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It read, “A few years ago, I bought my father a house. For the first time in 65 years he was able to spend his money on whatever he wanted and not sink it into rent.” Michael went on to illuminate what life was like for the Green family before Angry Grandpa become an internet phenomenon.

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Even though his father had just died, Michael still wanted their fans to know how grateful he was to them. He noted, “Before this we had nothing but a trailer we didn’t own and a bunch of debt that we’d never be able to pay off, but somehow all of that changed and it’s thanks to all of you that watched our videos and showed endless amounts of love and appreciation.”

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Michael’s tribute to the purpose the Angry Grandpa persona had given his father was touching and highly emotional, but also open and fiercely honest. “The past ten years, I was able to spend nearly every day with my father thanks to my job with Paul Heyman and our YouTube channel,” he wrote.

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Michael wrote, “I was able to work with him and watch him turn his life around, watch him suddenly have a purpose he never had before, a reason to live that nobody thought we could have.” He went on to say that “the most important thing you all gave my father was a reason to wake up in the morning and for that, I thank you.”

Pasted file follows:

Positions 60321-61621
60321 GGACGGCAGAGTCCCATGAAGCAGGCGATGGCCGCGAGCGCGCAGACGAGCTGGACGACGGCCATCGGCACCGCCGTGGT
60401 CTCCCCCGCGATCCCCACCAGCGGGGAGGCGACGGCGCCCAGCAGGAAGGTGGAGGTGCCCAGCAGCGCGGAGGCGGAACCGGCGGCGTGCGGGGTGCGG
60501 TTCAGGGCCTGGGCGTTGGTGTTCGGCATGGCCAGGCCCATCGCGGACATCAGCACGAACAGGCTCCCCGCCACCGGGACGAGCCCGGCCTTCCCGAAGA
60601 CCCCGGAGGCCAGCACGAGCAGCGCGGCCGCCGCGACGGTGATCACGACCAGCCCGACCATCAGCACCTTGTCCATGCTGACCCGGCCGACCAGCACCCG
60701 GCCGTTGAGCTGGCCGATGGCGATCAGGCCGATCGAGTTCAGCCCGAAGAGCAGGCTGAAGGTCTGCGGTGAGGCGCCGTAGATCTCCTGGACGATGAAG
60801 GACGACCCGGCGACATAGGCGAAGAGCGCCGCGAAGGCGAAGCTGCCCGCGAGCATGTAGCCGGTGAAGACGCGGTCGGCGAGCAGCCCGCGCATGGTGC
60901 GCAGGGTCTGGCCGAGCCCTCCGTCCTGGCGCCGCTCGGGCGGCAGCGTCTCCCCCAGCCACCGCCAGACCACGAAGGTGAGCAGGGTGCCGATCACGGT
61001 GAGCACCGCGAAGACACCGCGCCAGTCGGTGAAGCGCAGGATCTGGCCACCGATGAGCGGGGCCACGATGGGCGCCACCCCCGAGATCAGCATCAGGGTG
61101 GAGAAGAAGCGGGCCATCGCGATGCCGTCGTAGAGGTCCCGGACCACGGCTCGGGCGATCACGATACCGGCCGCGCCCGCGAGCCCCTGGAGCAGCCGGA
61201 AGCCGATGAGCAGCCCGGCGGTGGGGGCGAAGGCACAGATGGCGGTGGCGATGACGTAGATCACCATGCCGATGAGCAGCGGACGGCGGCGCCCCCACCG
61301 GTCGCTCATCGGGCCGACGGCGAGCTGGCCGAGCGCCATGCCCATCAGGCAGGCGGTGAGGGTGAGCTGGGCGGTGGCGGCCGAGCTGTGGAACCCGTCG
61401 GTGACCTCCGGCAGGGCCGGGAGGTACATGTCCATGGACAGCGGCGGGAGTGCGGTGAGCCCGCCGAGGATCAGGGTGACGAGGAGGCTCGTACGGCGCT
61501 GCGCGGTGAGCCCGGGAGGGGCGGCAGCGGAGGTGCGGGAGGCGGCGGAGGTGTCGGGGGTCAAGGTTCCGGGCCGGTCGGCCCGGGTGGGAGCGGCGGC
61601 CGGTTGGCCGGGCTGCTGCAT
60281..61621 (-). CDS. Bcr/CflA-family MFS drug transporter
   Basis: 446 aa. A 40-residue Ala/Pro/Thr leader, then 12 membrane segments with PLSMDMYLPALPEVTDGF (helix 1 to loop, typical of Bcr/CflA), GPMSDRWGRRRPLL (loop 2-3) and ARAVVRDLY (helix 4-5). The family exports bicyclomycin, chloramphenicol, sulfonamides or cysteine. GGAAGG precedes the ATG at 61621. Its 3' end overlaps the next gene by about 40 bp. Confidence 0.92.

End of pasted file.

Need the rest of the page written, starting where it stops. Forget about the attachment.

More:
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Michael would go on to make a YouTube video for all Angry Grandpa’s fans, explaining in more detail the circumstances of his father’s death. “So earlier in this year grandpa was diagnosed with cancer, and he beat it, and we were so happy.” However, this would turn out to be a brief reprieve from ill health.

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Michael continued, “In July [2017] he was diagnosed with cirrhosis of the liver, which we thought was early stage, but it turns out it was end stage.” Angry Grandpa’s health deteriorated from that point on but, in an encouraging turn of events, he was able to make it home for a family Thanksgiving.

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Unfortunately, it would be AGP’s’ last Thanksgiving. “Everything looked like it was going great, and he got to come home and that is where he died,” Michael said. He then posted a final statement on Twitter, which read, “Heaven just got a whole lost [sic] angrier. Dad, I’m going to miss you more than I even understand as I write this.”

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Overall, Angry Grandpa was a very interesting case of modern celebrity. What was the appeal of an irate and often incoherent old man who would break things and yell obscenities at his own family? Why were his fans so dedicated to a man who was accused of being “trailer trash” and “racist” by certain YouTube commenters?

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“I don’t like people to put down anybody,” AGP told the Charleston City Paper in 2013. “The color of your skin doesn’t matter to me. I have a lot of black young’uns, and they take up for me, too, because I get hollered at that I’m a racist a lot.” He also said that he simply laughed at anyone who considered him trailer trash.

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Perhaps his appeal was rooted in his lack of pretension. In our modern internet-savvy world we seek out everyday people and elevate them to celebrity status because we relate to them on some level. As Angry Grandpa himself said, “I live in a world where everything’s real. Problems are real. And I react real.”